In trying to understand the reasons concerning why the court reversed itself within such a limited period, the decision of Bowers v. Hardwick case was assessed in relation to its impact on the society. The court, thus, must have found the decision to be intensely divisive, as it was based on foundations which had been eroded by subsequent decisions. Thus, relying on such decisions as Dugeon v. United Kingdom, the court found it necessary to reverse the decision in Bowers v. Hardwick. Similarly, the court assessed the impact of the earlier decision on the basis of the rights of individuals to be highly infringing these rights. In addition, compliance to laws that infringed the fundamental rights of individuals was difficult. The decision had been a subject of substantial and continuing criticism, and it had not induced societal reliance that counseled against overturning it.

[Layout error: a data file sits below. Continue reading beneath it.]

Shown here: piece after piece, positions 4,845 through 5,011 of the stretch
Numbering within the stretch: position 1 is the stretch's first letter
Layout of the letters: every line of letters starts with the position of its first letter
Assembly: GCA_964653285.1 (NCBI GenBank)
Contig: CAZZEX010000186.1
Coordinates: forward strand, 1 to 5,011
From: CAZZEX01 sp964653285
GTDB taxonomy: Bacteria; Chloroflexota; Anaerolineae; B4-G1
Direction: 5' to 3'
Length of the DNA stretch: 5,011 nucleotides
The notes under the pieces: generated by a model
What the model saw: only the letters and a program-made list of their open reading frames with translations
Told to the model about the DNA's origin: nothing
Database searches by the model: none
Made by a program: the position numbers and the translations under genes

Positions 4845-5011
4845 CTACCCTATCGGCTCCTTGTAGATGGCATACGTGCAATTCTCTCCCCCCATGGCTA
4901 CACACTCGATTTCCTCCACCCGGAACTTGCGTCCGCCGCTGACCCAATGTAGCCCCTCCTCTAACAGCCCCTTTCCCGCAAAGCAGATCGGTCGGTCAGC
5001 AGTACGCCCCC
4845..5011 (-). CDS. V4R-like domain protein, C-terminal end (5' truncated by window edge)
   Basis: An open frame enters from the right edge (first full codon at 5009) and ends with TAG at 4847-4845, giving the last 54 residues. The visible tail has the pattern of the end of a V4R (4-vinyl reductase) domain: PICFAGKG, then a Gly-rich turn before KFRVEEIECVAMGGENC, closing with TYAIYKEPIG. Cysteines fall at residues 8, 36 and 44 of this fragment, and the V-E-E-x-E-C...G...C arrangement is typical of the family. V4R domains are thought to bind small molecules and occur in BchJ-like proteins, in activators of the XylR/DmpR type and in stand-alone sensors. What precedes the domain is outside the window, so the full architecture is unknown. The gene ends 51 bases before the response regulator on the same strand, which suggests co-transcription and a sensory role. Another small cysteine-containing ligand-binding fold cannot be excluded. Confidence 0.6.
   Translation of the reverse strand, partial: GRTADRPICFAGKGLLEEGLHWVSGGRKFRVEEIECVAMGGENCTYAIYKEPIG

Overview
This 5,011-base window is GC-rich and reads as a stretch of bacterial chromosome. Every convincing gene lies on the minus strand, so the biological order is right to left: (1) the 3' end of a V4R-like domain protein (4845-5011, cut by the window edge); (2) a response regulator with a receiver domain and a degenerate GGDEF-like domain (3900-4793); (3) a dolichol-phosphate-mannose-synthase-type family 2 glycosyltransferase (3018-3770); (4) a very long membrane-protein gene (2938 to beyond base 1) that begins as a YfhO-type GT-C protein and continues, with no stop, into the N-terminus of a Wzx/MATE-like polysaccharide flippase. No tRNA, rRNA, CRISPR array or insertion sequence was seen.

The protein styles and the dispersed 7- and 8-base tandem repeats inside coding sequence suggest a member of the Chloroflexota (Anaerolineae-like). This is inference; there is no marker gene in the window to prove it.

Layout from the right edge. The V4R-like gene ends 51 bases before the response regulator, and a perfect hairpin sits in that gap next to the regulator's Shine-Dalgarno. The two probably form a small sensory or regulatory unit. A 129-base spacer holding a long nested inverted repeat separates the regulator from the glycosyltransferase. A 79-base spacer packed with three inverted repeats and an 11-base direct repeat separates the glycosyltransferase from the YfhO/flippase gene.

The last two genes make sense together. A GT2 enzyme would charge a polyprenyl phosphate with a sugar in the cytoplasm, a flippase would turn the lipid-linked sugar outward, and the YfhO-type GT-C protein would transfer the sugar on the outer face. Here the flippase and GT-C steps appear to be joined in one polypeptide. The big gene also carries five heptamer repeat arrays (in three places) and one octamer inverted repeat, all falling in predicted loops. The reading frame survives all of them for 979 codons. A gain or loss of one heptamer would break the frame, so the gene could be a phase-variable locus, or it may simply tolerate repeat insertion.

The issue of homosexuality in the two cases indicates a fundamental concept in the democratic process and how objectiveness and independence can be used to achieve the democratic rights of the people. The ruling in Bowers v. Hardwick caused uproar among gay activists and gave them the impetus which they needed to push for the recognition of their rights. These rights were subsequently recognized in the case of Lawrence v. Texas, reflecting the relation between the democratic process and the idea of an independent and objective court.